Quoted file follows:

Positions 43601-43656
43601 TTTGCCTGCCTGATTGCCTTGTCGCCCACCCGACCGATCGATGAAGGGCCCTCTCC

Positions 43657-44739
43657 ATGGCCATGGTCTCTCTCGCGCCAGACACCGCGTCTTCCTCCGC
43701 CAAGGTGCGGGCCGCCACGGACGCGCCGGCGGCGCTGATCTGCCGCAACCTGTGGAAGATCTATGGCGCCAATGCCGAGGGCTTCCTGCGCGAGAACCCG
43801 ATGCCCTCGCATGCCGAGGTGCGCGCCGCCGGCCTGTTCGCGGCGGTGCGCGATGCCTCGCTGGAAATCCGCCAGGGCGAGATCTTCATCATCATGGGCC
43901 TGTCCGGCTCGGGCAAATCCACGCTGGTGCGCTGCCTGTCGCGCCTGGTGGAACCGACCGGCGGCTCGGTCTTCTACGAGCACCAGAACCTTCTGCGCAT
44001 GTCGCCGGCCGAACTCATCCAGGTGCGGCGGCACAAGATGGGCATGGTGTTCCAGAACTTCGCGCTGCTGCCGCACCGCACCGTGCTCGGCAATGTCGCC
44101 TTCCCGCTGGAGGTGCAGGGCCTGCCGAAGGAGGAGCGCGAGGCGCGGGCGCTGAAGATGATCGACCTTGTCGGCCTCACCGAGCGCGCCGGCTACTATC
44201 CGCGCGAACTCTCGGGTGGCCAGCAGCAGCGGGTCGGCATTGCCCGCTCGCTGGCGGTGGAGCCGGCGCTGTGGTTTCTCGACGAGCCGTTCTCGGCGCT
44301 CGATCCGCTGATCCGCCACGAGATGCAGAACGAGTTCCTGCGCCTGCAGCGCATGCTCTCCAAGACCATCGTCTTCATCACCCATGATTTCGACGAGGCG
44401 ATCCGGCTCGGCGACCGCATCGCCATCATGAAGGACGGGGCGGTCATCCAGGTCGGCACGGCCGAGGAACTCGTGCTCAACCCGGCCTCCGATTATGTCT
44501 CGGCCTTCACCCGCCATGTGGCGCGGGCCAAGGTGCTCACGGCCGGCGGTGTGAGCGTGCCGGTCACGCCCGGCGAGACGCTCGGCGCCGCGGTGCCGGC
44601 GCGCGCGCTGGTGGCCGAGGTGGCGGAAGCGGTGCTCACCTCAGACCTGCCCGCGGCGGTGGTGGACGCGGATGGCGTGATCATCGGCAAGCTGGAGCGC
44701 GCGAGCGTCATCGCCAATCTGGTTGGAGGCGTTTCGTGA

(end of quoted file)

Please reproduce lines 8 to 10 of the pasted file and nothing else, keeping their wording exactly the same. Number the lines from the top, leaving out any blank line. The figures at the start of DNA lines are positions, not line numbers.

44001 GTCGCCGGCCGAACTCATCCAGGTGCGGCGGCACAAGATGGGCATGGTGTTCCAGAACTTCGCGCTGCTGCCGCACCGCACCGTGCTCGGCAATGTCGCC
44101 TTCCCGCTGGAGGTGCAGGGCCTGCCGAAGGAGGAGCGCGAGGCGCGGGCGCTGAAGATGATCGACCTTGTCGGCCTCACCGAGCGCGCCGGCTACTATC
44201 CGCGCGAACTCTCGGGTGGCCAGCAGCAGCGGGTCGGCATTGCCCGCTCGCTGGCGGTGGAGCCGGCGCTGTGGTTTCTCGACGAGCCGTTCTCGGCGCT